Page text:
What struck me most vividly was the idea of just bravely taking
off to another country on little enough of a plan that running
out of money and being forced to survive like they do is even a
possibility. I don't know if that speaks more for the main
characters' love of life, or just their incompetence, but for me
it was a vividly portrayed and compelling case for the value of
the former. This might not have been a focus of the movie, and
I'm sure that for many people the grim conditions if anything
make the opposite case, but it really made me want to seize the
day, take off on a motorcycle and so on.
I think my wife was more affected by the love story. She grew up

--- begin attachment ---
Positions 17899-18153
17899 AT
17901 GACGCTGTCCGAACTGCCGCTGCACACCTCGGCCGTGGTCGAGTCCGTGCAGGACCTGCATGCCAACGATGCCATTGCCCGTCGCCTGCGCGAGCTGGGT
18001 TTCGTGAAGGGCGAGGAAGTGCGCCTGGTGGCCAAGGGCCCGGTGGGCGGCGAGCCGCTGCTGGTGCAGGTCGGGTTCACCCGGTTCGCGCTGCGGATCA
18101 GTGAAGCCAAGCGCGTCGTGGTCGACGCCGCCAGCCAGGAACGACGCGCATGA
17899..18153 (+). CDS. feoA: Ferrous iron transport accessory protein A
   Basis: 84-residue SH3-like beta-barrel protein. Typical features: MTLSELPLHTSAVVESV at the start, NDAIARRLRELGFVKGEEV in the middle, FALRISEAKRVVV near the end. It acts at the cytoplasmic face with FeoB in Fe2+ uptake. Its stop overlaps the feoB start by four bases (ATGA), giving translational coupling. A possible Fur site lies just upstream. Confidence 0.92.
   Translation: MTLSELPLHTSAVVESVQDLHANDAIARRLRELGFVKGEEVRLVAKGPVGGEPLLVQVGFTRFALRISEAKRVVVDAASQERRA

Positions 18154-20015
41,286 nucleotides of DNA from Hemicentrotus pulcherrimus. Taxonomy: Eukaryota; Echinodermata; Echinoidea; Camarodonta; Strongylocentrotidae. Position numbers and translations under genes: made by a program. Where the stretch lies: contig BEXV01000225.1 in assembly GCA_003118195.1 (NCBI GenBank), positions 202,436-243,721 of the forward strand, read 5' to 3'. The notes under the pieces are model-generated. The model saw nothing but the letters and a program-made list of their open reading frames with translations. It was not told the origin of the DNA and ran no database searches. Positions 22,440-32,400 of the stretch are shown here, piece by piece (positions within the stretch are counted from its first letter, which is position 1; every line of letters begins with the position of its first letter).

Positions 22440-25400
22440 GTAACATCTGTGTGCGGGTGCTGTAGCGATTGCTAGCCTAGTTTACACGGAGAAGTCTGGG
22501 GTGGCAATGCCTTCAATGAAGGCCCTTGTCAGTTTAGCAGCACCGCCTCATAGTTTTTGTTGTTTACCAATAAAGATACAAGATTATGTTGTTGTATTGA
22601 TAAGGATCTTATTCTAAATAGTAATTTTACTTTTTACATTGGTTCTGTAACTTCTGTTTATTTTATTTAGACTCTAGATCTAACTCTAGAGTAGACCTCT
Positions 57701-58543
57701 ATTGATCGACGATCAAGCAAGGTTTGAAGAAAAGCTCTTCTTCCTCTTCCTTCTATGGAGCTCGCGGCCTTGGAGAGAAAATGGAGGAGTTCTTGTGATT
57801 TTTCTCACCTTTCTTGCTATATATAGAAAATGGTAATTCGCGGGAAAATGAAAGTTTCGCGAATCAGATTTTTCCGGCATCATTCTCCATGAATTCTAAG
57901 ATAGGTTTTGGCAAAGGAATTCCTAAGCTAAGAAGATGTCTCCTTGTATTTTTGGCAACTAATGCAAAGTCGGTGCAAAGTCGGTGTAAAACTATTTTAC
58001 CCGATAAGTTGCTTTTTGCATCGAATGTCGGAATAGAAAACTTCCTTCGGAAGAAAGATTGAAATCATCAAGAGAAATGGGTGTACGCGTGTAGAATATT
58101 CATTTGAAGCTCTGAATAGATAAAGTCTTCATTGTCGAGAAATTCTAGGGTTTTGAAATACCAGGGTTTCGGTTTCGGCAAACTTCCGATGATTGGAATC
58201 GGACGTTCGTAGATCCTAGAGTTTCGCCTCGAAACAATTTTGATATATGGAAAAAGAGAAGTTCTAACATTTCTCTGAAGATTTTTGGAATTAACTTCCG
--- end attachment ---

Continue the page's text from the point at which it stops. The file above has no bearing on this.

in China with a moderately negative but mostly non-existent
awareness of homosexuality. Her reaction at the end of this
movie was that now she could much better understand the idea of
two men actually being in love with each other, just like anybody
else. I figure I got my money's worth just for that.
Now, as her husband, I do find it a little bit disturbing that
she finds such a screwed-up relationship so easy to relate to,
but it speaks well for the movie as tolerance propaganda.
The visual style didn't particularly speak to me. It was
occasionally intrusive, occasionally neat to look at, every once
in a while participated in the story-telling, and mostly I just
I spent much of the first half of the movie complaining to
myself that the director gives us no clue at all why these two
would want to be together, let alone as obsessively as they are.
Eventually, I accepted that the director's not incompetent, so if
he's not letting us know it's because he doesn't want to. Okay,
Kar-wai, whatever, man. I got along much better after I gave up